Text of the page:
The Upland Farm

Thoreau on Cultivating a Better Life

by Peter Saint-Andre

Chapter Two: Seed (March 11)

Previous: Chapter One: Farm

A seed is a small thing, almost invisible, hardly worth noticing. Yet it is a plant or tree in embryo; it has creative energy and the principle of life and growth within it.

Like the seed is the fruit. If you would eventually bear fruit of a divine flavor, you must pay close attention to learning the origins of your later seasons and to sowing such seeds as sincerity, truth, simplicity, faith, and innocence.

The simplest seed is awareness: awakening to life and its higher possibilities, seeking and finding personal liberation, attuning yourself with serenity and joy to the hope and expectation of greatness. This awareness is a morning invitation to simplicity and innocence, when you throw off the sleep of reason and elevate your life by conscious endeavor. Through a stern simplicity of life and elevation of purpose, you can make your life worthy of the contemplation of your most elevated and critical hour.

Just as bud follows hard upon leaf, so choice follows hard upon awareness. As an upland farmer, you reap what you sow — and you must deliberately select the seeds of your liberation. The seed-time of your character shall produce nobler crops and better repay cultivation than the common stock, for only great and worthy things have any permanent and absolute existence.

Thoreau likened this higher existence to a few particular plants and trees: the flower of the life-everlasting, the arbor vitae or tree of life, and the apples of the Hesperides — a mythical grove that could grant immortality to those who ate its golden fruit (similar to the apples of the Norse goddess Iduna, which enabled the gods to stay forever young).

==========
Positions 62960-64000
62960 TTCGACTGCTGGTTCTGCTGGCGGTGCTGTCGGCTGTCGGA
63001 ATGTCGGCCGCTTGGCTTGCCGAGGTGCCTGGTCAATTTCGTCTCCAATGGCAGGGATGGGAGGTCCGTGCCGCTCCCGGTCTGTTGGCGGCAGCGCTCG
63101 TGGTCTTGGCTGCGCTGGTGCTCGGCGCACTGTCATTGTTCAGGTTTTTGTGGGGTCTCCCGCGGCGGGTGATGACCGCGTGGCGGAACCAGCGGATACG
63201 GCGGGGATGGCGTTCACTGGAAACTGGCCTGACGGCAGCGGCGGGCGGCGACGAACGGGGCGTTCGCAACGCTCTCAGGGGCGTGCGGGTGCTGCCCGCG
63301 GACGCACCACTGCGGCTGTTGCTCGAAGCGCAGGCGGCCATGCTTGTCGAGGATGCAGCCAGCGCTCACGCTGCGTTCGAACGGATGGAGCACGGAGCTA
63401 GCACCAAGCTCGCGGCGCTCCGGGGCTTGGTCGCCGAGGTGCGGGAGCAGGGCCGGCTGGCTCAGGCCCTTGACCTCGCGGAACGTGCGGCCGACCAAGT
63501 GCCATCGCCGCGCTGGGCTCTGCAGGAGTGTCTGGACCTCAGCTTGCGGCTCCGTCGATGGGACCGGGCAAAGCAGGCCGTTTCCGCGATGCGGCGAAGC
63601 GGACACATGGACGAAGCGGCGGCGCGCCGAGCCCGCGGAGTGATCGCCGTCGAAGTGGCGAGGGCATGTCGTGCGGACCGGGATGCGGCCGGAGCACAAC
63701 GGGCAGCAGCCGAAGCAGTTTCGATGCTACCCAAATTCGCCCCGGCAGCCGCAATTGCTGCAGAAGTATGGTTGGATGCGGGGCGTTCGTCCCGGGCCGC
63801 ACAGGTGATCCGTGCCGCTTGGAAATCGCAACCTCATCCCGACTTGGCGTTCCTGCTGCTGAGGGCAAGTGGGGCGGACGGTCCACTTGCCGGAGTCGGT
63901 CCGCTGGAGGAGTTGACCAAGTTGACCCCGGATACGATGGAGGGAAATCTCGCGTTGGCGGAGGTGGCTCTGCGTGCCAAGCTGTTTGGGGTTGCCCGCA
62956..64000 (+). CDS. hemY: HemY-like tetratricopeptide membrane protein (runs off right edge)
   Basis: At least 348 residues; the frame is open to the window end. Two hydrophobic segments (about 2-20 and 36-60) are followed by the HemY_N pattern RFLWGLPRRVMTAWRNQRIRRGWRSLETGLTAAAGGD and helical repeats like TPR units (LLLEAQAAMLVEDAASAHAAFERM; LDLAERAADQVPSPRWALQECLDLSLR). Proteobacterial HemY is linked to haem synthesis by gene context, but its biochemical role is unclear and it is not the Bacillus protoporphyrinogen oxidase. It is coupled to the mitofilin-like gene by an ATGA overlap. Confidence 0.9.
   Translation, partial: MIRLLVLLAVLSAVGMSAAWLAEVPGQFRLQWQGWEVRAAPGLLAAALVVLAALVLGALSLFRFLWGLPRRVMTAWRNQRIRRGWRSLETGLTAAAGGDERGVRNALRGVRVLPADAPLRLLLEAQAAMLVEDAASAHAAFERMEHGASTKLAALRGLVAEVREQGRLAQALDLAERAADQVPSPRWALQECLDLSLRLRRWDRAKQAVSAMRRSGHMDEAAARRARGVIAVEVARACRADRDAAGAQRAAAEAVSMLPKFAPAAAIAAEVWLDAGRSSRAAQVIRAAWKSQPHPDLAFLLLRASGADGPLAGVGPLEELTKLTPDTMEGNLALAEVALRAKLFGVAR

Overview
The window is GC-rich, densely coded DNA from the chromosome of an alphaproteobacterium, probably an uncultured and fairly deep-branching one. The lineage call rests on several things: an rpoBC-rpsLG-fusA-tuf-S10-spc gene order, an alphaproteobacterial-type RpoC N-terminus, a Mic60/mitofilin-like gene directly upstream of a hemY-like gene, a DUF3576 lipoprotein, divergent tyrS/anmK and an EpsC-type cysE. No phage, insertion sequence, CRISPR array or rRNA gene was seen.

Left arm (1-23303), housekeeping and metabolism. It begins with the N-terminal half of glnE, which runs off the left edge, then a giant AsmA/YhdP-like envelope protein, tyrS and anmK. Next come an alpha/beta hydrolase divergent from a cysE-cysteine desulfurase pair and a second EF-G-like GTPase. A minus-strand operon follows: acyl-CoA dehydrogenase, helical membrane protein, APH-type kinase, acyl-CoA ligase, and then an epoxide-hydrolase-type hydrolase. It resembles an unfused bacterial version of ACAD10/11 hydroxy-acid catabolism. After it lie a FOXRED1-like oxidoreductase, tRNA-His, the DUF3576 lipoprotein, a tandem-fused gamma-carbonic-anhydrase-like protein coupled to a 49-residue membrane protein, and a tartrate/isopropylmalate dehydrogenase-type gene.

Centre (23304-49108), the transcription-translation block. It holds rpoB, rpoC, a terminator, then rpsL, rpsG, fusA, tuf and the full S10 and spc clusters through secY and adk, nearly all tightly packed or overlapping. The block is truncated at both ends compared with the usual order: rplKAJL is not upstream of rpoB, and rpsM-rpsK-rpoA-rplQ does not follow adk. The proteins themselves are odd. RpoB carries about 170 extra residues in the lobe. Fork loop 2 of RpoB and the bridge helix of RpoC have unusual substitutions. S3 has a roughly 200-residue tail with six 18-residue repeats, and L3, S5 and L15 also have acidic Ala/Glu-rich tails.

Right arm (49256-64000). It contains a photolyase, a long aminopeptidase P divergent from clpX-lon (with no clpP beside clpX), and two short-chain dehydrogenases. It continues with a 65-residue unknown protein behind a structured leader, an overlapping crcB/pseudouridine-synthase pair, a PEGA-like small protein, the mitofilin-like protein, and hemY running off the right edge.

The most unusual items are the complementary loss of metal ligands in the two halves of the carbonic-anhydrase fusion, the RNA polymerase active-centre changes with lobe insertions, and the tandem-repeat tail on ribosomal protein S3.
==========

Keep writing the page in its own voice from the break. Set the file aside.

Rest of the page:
Choosing to cultivate crops of immortality meant, for Thoreau, living his idealism by hewing to a higher path, maintaining his individuality, keeping his own counsel, getting his living honestly, expecting of himself a nobler course of action in his daily existence. He had faith that these tiny seeds would eventually bear flowers and fruits of immortal beauty — and that, even if he never fully achieved his ideal, the benefits of idealism would accrue to him by producing an unconscious truthfulness and nobleness and beauty of life.

In particular, Thoreau concentrated on three fundamental seeds of a better life and a true success: the seeds of character, of wisdom, and of purity. Just as character is your inner genius settled into place within your life, so wisdom is reason settled and purity is hope or expectation settled. To be settled means to be nurtured, planted, watered, fertilized, pruned, cultivated, and constantly improved. As in the karma yoga, jñāna yoga, and bhakti yoga of ancient Indian philosophy, you need the yoke of discipline to put these powers into practice and then monitor your progress toward your ideals.

This is how you turn enthusiasm into temperament, how you build the foundation for a higher and more ethereal existence, how you steady yourself for weariless travel on the right road, how you transform the very spring and elasticity of youth into steady upward endeavor toward your distant ideal.

Next: Chapter Three: Preparing

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